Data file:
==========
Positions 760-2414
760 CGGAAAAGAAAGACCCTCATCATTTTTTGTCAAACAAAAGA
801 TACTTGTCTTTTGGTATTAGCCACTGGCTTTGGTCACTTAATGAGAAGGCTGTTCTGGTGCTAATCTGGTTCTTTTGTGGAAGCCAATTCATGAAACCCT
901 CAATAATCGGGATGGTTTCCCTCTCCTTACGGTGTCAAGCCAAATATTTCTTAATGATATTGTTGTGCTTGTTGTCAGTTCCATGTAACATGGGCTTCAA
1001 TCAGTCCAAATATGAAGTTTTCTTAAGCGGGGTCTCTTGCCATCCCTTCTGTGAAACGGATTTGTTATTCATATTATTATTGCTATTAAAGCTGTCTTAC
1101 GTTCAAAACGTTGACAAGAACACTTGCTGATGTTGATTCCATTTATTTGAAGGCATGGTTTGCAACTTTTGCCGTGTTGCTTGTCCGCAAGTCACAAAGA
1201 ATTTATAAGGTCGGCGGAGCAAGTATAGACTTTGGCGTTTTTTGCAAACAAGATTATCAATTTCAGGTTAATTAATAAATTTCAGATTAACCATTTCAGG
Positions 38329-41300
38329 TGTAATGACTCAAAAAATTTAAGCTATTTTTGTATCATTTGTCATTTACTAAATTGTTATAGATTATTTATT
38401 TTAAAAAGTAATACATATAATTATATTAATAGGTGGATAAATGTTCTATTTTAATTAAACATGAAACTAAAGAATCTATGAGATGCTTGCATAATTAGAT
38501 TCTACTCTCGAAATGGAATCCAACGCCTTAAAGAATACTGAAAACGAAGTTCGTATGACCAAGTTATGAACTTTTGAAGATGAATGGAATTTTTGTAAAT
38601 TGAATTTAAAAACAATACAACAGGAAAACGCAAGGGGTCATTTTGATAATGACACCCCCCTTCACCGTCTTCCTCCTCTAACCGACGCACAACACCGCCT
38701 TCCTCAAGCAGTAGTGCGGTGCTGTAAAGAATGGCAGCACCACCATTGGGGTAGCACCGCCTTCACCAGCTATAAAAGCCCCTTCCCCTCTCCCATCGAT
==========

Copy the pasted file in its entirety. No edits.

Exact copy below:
Positions 760-2414
760 CGGAAAAGAAAGACCCTCATCATTTTTTGTCAAACAAAAGA
801 TACTTGTCTTTTGGTATTAGCCACTGGCTTTGGTCACTTAATGAGAAGGCTGTTCTGGTGCTAATCTGGTTCTTTTGTGGAAGCCAATTCATGAAACCCT
901 CAATAATCGGGATGGTTTCCCTCTCCTTACGGTGTCAAGCCAAATATTTCTTAATGATATTGTTGTGCTTGTTGTCAGTTCCATGTAACATGGGCTTCAA
1001 TCAGTCCAAATATGAAGTTTTCTTAAGCGGGGTCTCTTGCCATCCCTTCTGTGAAACGGATTTGTTATTCATATTATTATTGCTATTAAAGCTGTCTTAC
1101 GTTCAAAACGTTGACAAGAACACTTGCTGATGTTGATTCCATTTATTTGAAGGCATGGTTTGCAACTTTTGCCGTGTTGCTTGTCCGCAAGTCACAAAGA
1201 ATTTATAAGGTCGGCGGAGCAAGTATAGACTTTGGCGTTTTTTGCAAACAAGATTATCAATTTCAGGTTAATTAATAAATTTCAGATTAACCATTTCAGG
Positions 38329-41300
38329 TGTAATGACTCAAAAAATTTAAGCTATTTTTGTATCATTTGTCATTTACTAAATTGTTATAGATTATTTATT
38401 TTAAAAAGTAATACATATAATTATATTAATAGGTGGATAAATGTTCTATTTTAATTAAACATGAAACTAAAGAATCTATGAGATGCTTGCATAATTAGAT
38501 TCTACTCTCGAAATGGAATCCAACGCCTTAAAGAATACTGAAAACGAAGTTCGTATGACCAAGTTATGAACTTTTGAAGATGAATGGAATTTTTGTAAAT
38601 TGAATTTAAAAACAATACAACAGGAAAACGCAAGGGGTCATTTTGATAATGACACCCCCCTTCACCGTCTTCCTCCTCTAACCGACGCACAACACCGCCT
38701 TCCTCAAGCAGTAGTGCGGTGCTGTAAAGAATGGCAGCACCACCATTGGGGTAGCACCGCCTTCACCAGCTATAAAAGCCCCTTCCCCTCTCCCATCGAT